This paper looks at the complexities of people’s engagement with and disengagement from digital media, by focusing on micro-environments of everyday situations in the scope of family life in the Portuguese context. In 2022, 88% of Portuguese households had access to the internet, with broadband or slower connection (Pordata, 2023). However, and as a response to the role of technology as a “backbone” (Lomborg & Ytre-Arne, 2021) in the daily life, some forms of disconnection have been prioritized in specific domains, such as the family. Our guiding question is: how are online and offline realms articulated in everyday parenting? We approach people’s dis/engagement with media as “embodied and affectively experienced” (Coleman & Paasonen, 2020, p. 1); and conceptualize everyday encounters with digital media in the home as atmospheres (Sumartojo & Pink, 2018), i.e., ephemeral elements of our everyday experiences and environments, that encompass the sensorial modes of engagement – including movement – as well as affective modes – including memories and imagination that are evoked and created experientially. We thus consider the materiality of devices as well as their dynamic role in particular situations of relations between people in space and time – in this case, in the home / among the family.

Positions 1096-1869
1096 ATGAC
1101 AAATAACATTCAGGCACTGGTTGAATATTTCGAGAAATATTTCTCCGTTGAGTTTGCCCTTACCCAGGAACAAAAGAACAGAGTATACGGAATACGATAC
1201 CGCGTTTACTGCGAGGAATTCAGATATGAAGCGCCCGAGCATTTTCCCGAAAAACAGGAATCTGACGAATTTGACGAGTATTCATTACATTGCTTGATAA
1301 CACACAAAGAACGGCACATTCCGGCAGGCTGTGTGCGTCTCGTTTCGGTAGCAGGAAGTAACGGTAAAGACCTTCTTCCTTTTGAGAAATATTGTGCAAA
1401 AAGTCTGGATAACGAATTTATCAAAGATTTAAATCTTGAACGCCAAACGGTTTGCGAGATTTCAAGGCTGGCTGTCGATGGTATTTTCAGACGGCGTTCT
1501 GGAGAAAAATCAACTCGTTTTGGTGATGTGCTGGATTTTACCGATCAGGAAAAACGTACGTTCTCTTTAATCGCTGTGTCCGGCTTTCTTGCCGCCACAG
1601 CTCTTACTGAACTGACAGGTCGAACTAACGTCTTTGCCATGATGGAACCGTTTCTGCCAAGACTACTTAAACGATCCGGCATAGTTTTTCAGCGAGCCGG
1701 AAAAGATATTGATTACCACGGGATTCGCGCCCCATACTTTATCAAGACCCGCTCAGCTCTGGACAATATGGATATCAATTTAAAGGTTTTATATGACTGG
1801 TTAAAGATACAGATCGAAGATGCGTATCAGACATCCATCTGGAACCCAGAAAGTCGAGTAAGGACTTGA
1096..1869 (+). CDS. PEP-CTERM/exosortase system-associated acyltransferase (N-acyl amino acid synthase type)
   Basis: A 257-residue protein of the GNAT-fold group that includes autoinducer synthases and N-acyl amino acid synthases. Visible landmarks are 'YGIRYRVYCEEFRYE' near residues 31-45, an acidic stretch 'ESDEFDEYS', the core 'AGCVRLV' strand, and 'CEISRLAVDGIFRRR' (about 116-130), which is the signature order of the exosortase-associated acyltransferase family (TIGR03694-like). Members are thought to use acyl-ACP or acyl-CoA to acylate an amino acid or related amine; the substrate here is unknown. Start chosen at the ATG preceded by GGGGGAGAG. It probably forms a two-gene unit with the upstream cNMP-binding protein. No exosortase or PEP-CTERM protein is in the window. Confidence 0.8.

The paper draws on an ongoing study on the use of digital media in the context of family life, deploying ethnography (observation and interviews) with 5 diverse families with children up to 12 years-old, in Portugal. Family negotiations can be exhausting and demoralizing, especially with children and teenagers. We aim to understand how different families negotiate digital dis/connection in everyday life, and to gather more knowledge about how digital and social media culture permeates families’ lives (in care, play, information, etc), but also about how decisions occur in the family to keep parts of their everyday private, while making others public.